Assays.

All mediators were measured by specific enzyme-linked immunosorbent assays according to the instructions of the manufacturer (with detection limits): granzyme A (4.1 pg/mL) and granzyme B (3.3 pg/mL) from the Central Laboratory of the Netherlands Red Cross Blood Transfusion Service (CLB, Amsterdam, the Netherlands), IP-10 (204.8 pg/ mL) from R&D Systems (Abingdon, United Kingdom), and Mig (82.3 pg/mL) from Pharmingen (San Diego, CA).

Statistical analysis.

Values are given as medians and ranges. Differences between controls and patients were analyzed by the Mann-Whitney U test. Correlations between the duration of symptoms and the levels of granzymes, IP-10, and Mig were determined using Spearman’s rho test. P < 0.05 was considered to represent a statistical difference.

RESULTS

Twenty-eight consecutive patients (16 males and 12 females, age range = 15–59 years), were enrolled in the present investigation. At the time of their admission, they had had symptoms of a febrile disease for 7 (range = 2–14) days. On admission, their body temperature was 39.8°C (range = 36.6–41.0°C).

Cytotoxic lymphocytes are the effector cells of cell-mediated immunity that are considered to play an important role in host defense against intracellular pathogens by virtue of their capacity to lyse cells infected by such microorganisms.5 Cytotoxic lymphocyte–induced cytotoxicity in part is mediated by the granule exocytosis pathway, which involves the release of a family of serine proteases, called granzymes, into the intercellular space between the CL and the target cell. Both granzyme A and granzyme B are important for the initiation of apoptosis in the target cell. Since granzymes are degranulation products of activated CLs, elevated plasma concentrations of soluble granzymes are considered to reflect the involvement of cytotoxic T cells and NK cells in various disease states. Therefore, to obtain insight into CL activation in patients with scrub typhus, we first measured the plasma concentrations of granzymes and compared these with the circulating granzyme levels in healthy blood donors from the same area. Granzyme levels were higher in patients with scrub typhus (granzyme A: median = 175.1 [range = ≤ 4.2–874.3] pg/mL; granzyme B: median = 264.7 [range = 17.8–1,551) pg/mL]) than in healthy controls (granzyme A: median = 41.2 [range = ≤ 4.2–256.7] pg/mL; P < 0.0001; granzyme B: median = 3.3 [range = ≤ 3.3–153.0] pg/mL; P < 0.0001) (Figure 1).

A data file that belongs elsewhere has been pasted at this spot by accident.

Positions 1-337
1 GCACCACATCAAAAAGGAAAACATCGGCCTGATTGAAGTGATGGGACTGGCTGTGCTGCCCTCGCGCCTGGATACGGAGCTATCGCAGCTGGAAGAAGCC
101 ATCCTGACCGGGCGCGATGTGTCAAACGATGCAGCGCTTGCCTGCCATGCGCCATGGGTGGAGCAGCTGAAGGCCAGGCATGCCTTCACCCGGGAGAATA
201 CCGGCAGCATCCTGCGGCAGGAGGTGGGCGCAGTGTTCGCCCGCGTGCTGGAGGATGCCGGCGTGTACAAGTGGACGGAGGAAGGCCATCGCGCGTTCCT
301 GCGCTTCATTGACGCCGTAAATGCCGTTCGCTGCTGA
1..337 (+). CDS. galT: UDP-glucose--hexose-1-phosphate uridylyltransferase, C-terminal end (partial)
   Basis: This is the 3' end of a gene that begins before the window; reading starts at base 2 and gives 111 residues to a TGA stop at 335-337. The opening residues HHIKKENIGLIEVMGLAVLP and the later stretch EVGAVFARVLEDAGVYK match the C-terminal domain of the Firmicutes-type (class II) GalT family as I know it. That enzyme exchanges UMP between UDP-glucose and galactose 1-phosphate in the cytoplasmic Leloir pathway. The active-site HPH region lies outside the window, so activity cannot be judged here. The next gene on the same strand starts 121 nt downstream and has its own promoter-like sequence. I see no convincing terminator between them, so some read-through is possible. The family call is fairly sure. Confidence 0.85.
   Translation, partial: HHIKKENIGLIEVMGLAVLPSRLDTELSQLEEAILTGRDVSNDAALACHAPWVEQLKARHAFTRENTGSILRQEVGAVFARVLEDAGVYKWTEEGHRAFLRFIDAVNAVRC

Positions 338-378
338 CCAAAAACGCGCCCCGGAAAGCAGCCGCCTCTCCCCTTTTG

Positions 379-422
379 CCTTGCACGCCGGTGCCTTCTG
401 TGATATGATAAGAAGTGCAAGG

CXC chemokines represent a group of chemokines in which one amino acid separates the first two cysteine residues adjacent to each other (cysteine - X amino acid - cysteine, or CXC). These chemokines can be further subdivided into ELR-positive chemokines, which possess a three amino acid motif termed ELR (glutamic acid - leucine - arginine) near the N-terminal end, and ELR-negative CXC chemokines. Interferon-γ-inducible protein 10 and Mig are members of the ELR-negative CXC chemokine family, which play an important role in cell-mediated immunity.6 These two chemokines, which were discovered as products of genes inducible in response to IFN-γ, bind specifically to CXCR3, which is only expressed on activated NK cells and T lymphocytes.8 They were detectable in only two and one of the healthy donors, respectively (Figure 1). Both mediators were strongly elevated in patients with scrub typhus (IP-10: median = 4,069 [range = ≤ 204.8–46,530] pg/mL; Mig: median = 2,552 [range = ≤ 82.3–17,309] pg/mL; both P < 0.0001 versus controls).